Why? Because I had been the sole photographer.
Lesson? Get your partner to use their damn phone, camera, iPad – whatever you have available to capture those precious times.
And be prepared for the un-insta worthy looking moments during your fourth trimester. They are the most beautiful, raw, honest, gorgeous photos that you will cherish most. Filter-free and perfectly imperfect.
Nothing in real life looks as good as Instagram, and nothing on Instagram is as beautiful as real life.
- Time out
Pamper time every day to just focus on yourself can work wonders for your mental wellbeing.
Whether it’s having a bubble bath and reading a few pages of a novel (or binge eating chocolate), sitting in the garden, or chatting to friends on FB, time to disconnect for half an hour can help you recharge and break the monotony of feeding routines and nappy changes.
Time out is important, especially when your job is 24/7.
- Someone to tell you you’re doing a good job.
This point is so damn important because your hard work and commitment to raising your precious newborn needs to be acknowledged.
Too many women tell me they feel undervalued and taken for granted, which is sad but unfortunately a reflection of the way mothers are valued in society.
Just because you don’t get paid for being a mother doesn’t mean you aren’t working.
Yes, it’s the best job in the world. But it’s also a shitload of work and it’s nice to get acknowledged for it occasionally.
You need to be told you are beautiful every single day because you are.
You created a tiny human being, birthed it, and have committed to looking after it and keeping it safe. That is a pretty awesome achievement don’t you think?
Even if you’re feeling like a bloated mess, it’s nice to be reminded of the beautiful sacrifice you made by sharing your body to create another soul.
- Company to break up the week
Typically, when you have a new baby, the visitors come thick and fast (provided you aren’t in lockdown of course). After the first few weeks the visitors dwindle, your partner goes back to work, and you are left alone with a new bub.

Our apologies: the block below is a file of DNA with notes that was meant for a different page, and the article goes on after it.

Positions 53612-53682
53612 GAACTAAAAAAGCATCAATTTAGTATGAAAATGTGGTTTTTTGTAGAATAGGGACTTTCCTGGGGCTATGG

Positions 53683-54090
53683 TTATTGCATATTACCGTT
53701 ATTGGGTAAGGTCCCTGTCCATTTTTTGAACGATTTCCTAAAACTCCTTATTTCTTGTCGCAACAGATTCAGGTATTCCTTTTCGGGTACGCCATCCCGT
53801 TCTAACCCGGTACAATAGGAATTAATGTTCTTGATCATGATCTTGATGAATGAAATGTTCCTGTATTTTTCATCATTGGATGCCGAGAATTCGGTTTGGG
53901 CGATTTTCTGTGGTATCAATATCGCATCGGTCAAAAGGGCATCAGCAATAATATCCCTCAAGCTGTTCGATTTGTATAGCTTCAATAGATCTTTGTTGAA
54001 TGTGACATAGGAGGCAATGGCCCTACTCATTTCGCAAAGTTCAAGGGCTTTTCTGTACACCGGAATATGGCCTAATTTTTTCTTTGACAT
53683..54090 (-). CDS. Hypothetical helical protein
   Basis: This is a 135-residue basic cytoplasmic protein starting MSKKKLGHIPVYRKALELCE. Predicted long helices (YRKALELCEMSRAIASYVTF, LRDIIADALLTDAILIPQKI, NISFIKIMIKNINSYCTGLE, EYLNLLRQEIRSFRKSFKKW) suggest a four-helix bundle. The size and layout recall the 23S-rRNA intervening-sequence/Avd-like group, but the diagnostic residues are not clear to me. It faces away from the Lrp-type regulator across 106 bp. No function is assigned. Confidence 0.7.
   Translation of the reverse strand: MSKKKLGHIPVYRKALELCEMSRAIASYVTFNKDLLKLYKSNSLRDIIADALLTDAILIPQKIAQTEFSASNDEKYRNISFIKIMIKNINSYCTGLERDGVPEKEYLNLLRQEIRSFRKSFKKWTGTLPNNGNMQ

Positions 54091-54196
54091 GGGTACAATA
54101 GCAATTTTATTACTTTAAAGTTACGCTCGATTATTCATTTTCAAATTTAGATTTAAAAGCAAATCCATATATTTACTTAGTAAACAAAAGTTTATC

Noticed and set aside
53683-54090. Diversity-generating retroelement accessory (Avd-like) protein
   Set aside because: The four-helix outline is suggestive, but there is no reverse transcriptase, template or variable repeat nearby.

As beautiful as this time is, it’s also nice to have an occasional visitor for support and companionship.
This can help keep you connected to the outside world. Plus, it’s always nice to have an excuse to dress up your bub and show them off!
You need someone to be your laundry bitch as much as a fish needs water to survive. In the early weeks anyhow.
When you’re running on empty, constantly feeling like you could murder a hamburger, and scared shitless that every time you sneeze you might bust open a stitch – the last thing you need to be doing is laundry.
It’s time to settle in with bub and get to know each other, recover, spend those first weeks in a bubble of complete delirium with bub, partner, and nothing else pulling your focus. You and bub are number one.
Your family, or chosen family, are there to help. So, ask for it.
It’s such a cliché and I hate using them, but they are so true (*sigh). This time passes too quick, and you probably won’t remember much of it at all.
Embrace your fourth trimester in all its messy, painful, swollen but beautiful glory.
I just looked back on photos of Augie’s first month at home and I swear I barely remember half of it! Thank god for smartphones is all I can say.
Hope this list helps you a little for your postpartum period.
Have you already given birth before? If so, what helped you throughout the first six weeks postpartum? Or if you’re about to give birth, do you have a plan in place to help you settle in with bub?
It’s 10:30pm here and I’m off to watch Netflix and sneak some chocolate before Augie wakes for a feed.
Your mum bun wearing friend and parenting peer,